Mathematica at Boston Museum of Science

Posted May 29, 2014

Created by the famous husband-and-wife team, Charles and Ray Eames, this has been a favorite exhibition since first curated in 1961.

Mathematica in Boston

Charles and Ray Eames wanted to provide an opportunity for everyone to enjoy the beauty and wonder of mathematics. In doing so, they also provided us with an opportunity to enjoy the beauty of post-modern design.

Rather than focusing on one particular area of mathematics, Charles and Ray selected the most compelling images and stories from many branches, including probability, topology, Boolean algebra, geometry, calculus, and logic. Observe the “History Wall” to see a timeline of these mathematic achievements.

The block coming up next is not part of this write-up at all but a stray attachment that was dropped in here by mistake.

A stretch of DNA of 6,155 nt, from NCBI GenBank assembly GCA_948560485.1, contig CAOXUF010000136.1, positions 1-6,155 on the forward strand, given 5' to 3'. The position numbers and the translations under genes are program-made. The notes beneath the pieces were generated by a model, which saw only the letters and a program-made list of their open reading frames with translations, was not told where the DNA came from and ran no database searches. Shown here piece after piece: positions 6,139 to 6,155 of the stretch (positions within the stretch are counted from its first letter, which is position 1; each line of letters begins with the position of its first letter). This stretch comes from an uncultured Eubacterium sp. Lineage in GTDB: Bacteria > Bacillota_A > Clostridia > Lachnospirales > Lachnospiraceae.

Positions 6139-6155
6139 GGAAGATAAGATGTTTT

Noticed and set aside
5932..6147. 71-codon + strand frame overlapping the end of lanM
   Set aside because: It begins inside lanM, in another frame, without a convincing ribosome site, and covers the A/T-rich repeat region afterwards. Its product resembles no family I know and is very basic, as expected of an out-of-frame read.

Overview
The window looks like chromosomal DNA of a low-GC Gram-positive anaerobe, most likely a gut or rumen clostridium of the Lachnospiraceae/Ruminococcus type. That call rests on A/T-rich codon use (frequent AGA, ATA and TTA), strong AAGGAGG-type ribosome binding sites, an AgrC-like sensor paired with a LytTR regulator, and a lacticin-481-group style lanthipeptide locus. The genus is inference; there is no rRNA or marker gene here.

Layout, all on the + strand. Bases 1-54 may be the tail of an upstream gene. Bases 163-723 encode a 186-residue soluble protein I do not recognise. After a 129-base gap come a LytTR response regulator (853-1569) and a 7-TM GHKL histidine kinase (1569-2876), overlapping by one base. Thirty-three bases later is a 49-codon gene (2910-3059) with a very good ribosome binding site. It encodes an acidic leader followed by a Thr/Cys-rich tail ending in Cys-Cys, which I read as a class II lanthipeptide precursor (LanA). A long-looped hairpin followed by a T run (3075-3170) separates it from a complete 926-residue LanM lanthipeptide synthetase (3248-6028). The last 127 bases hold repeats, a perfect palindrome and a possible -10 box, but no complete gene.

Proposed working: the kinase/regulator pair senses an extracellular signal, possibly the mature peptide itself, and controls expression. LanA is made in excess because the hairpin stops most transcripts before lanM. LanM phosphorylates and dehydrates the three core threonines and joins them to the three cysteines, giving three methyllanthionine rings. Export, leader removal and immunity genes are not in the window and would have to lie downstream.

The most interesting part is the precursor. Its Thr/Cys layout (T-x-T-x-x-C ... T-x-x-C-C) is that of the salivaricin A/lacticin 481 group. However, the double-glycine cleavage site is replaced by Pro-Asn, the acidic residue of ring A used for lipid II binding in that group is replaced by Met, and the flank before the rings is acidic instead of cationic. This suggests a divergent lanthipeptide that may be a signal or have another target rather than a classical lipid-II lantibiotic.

In one exhibit display, soap bubbles on wire forms reveal the minimal surface for that shape. Joseph Plateau experimented with closed wire loops and soap film in the mid-1800s, a century before we were able to prove mathematically what was evident in the bubbles. A curved wire dipped in the soapy solution will form a Mobius band, a larger version of which is part of the topology exhibit nearby.

On the “Image Wall,” discover the great beauty in mathematics. You can find the Fibonacci series of numbers in the seeds of a sunflower. The Golden Spiral is displayed in the shell of a chambered nautilus.

 

Exhibition Details

Boston Museum of Science
1 Science Park
Boston, MA 02114
On permanent display.

Learn more about the history of this exhibition, and find out how to visit Mathematica in New York and Michigan.